A shared house landlord who was wrongly fined £31,500 by a council over alleged fire safety breaches putting tenants at risk has won a legal challenge to reduce the penalty to just £3,300.

Tan Sandhu appealed the penalties to the First Tier Tribunal Property Chamber claiming the fines imposed by Coventry City Council were excessive and did not follow the council’s own policy or government guidelines.

The house in multiple occupation in Walsall Road, Coventry, was inspected as part of a campaign to improve a neighbourhood in the city.

Phil Turtle, a compliance consultant with Landlord Licensing and Defence Ltd, who represented Mr Sandhu at the hearing, said, “While we cannot condone a landlord not knowing and or failing to comply with the HMO management regulations, this case is a clear example of a council mis-applying the legislation for their own purposes.

“Coventry City Council had originally tried to extract £31,499 from this landlord when in fact, as the tribunal determined, they were only entitled to fine the landlord a total of £3,300. An attempted over-charge of £28,199.”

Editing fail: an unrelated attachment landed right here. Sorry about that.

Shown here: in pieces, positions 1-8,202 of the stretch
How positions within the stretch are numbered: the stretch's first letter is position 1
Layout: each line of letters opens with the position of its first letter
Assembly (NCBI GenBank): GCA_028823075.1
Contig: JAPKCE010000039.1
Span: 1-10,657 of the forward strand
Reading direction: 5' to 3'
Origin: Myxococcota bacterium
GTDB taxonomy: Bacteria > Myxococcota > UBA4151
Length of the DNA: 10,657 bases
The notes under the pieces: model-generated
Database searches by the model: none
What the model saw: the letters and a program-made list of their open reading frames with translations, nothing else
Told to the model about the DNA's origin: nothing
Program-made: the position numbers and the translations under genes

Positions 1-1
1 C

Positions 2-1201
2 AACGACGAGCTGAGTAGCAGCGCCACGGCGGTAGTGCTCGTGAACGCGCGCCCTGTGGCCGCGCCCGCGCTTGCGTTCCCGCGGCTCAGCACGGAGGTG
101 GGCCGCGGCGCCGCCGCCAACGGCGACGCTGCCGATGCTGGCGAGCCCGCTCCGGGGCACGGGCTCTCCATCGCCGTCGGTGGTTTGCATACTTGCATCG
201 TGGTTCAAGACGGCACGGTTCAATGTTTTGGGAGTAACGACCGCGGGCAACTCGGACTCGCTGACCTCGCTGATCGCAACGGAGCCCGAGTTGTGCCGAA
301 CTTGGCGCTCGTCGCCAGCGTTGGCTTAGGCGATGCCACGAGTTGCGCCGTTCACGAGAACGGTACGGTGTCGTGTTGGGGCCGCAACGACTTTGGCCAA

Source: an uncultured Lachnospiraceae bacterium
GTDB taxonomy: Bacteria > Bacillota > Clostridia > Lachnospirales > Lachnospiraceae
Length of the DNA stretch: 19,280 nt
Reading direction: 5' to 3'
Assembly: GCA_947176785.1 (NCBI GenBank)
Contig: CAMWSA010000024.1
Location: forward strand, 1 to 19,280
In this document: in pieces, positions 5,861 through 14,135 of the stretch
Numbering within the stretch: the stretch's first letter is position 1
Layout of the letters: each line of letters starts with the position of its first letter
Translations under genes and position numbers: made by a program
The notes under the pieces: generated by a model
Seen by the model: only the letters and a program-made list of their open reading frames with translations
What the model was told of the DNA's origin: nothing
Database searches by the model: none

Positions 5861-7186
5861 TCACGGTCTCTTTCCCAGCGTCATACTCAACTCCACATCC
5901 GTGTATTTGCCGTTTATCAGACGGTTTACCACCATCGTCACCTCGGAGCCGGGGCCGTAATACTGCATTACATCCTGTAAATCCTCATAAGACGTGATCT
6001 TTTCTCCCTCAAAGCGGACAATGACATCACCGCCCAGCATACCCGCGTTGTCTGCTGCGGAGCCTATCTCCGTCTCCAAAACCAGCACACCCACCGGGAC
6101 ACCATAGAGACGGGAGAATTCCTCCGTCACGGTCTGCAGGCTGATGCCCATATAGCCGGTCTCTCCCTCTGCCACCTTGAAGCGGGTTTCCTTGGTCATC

Worse than Scrooge

Landlord George Lindsay was fined £19,970 after admitting a string of health and safety offences at Birmingham Crown Court involving renting out a shared house in the city.

A district judge told Lindsay that he was ‘worse than Scrooge’ for putting the lives of 10 tenants, including four children, in danger by failing to provide adequate fire safety equipment in the property.

The judge also stated that he would have jailed the landlord if he had the power.

Changed locks

Magistrates found landlord Steve Chapman guilty of harassing a tenant after he changed the lock on the front door of a rented home ‘to check that it was tidy’.

Chapman was fined £950 and ordered to pay costs of £1,025 at North Staffordshire Justice Centre.

The court heard the tenant feared he could not return to his home if he went out.